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Next generation machine learning for urban water management

By K Nguyen, R Stewart, H Zhang, C Jones, N Siriwardene, A Brown, A Radion, J Crook, M Stevens, N Smith, D Giurco, M Blumenstein and S Rahim.

First published in Water e-Journal Vol 5 No 1 2020.

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Abstract

Determining the end uses of water in residential properties can facilitate a more proactive approach to water literacy, awareness and demand management. This type of information enables the public, government and water businesses to implement more cost-effective and targeted demand management and customer engagement strategies.

This study sought to develop a next-generation water management system that combines advanced digital metering technology with machine learning to provide customers and water utilities with a breakthrough in household-scale water management. This breakthrough system (Autoflow) provides a range of functions including autonomous water end-use disaggregation, demand forecasting and customer-specific efficiency recommendations.

Introduction

Extensive research has demonstrated the benefit of combining advanced metering technologies and analytics in facilitating demand management solutions and other water business improvements (Britton et al. 2013; Nguyen et al., 2015; Cominola et al., 2015, 2018).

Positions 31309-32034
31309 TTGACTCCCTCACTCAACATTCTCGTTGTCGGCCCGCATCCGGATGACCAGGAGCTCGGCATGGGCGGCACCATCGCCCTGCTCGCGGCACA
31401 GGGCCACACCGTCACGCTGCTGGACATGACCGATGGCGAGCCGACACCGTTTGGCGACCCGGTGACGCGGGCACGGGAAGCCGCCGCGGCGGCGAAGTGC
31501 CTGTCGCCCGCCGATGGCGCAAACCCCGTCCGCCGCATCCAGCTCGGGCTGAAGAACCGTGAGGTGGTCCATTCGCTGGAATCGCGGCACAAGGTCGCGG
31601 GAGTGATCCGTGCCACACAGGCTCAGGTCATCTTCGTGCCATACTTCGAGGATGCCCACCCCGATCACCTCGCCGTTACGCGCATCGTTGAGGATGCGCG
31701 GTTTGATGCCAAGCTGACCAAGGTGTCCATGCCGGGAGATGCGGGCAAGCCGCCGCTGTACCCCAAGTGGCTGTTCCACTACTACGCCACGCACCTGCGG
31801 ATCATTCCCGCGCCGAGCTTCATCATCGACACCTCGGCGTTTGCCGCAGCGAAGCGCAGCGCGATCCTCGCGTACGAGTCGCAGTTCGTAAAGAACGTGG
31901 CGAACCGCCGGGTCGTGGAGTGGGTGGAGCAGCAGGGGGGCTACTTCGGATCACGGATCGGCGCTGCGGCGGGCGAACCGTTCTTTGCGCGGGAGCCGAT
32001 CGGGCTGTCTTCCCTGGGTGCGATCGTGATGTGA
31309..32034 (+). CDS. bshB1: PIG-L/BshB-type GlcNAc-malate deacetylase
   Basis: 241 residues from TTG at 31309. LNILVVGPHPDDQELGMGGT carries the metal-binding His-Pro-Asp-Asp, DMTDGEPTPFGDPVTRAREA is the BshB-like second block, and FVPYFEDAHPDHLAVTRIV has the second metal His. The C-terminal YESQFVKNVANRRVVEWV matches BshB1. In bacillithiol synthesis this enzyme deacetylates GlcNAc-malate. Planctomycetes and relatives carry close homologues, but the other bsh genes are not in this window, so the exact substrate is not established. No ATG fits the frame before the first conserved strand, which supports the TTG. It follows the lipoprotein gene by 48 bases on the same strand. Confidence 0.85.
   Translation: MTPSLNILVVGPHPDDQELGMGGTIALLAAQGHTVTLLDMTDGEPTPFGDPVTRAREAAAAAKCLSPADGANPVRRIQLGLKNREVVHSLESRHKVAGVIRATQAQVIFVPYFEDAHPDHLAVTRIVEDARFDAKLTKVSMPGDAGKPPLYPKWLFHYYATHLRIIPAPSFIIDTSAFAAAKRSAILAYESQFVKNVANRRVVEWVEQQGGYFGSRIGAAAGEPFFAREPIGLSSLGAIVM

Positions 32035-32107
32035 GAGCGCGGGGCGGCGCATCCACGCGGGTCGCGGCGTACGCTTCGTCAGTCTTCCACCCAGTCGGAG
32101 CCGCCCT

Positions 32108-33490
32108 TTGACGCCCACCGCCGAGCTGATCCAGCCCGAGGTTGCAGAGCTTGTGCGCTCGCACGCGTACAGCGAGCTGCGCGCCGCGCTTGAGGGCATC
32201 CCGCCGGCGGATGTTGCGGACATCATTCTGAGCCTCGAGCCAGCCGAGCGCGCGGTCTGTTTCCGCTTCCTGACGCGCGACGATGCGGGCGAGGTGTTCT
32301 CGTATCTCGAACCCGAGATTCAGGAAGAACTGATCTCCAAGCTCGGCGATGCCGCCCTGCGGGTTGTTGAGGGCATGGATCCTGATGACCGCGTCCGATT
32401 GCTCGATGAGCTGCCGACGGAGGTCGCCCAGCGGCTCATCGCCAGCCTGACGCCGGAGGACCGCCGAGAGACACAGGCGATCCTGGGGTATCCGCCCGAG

Autoflow (Nguyen et al., 2018) disaggregates residential water consumption into eight consumption categories including: shower, tap, clothes washer, dishwasher, toilet, bathtub, irrigation and evaporative air cooler. This outcome is achieved through the application of machine learning techniques including the Hidden Markov and Probabilistic Models combined with Deep Learning.

Autoflow has achieved a breakthrough classification accuracy of up to 95%. The user friendly, cloud-based interface provides customers with timely access to their water consumption, a wide range of reports and the ability to set future consumption targets and obtain automated water and energy conservation advice.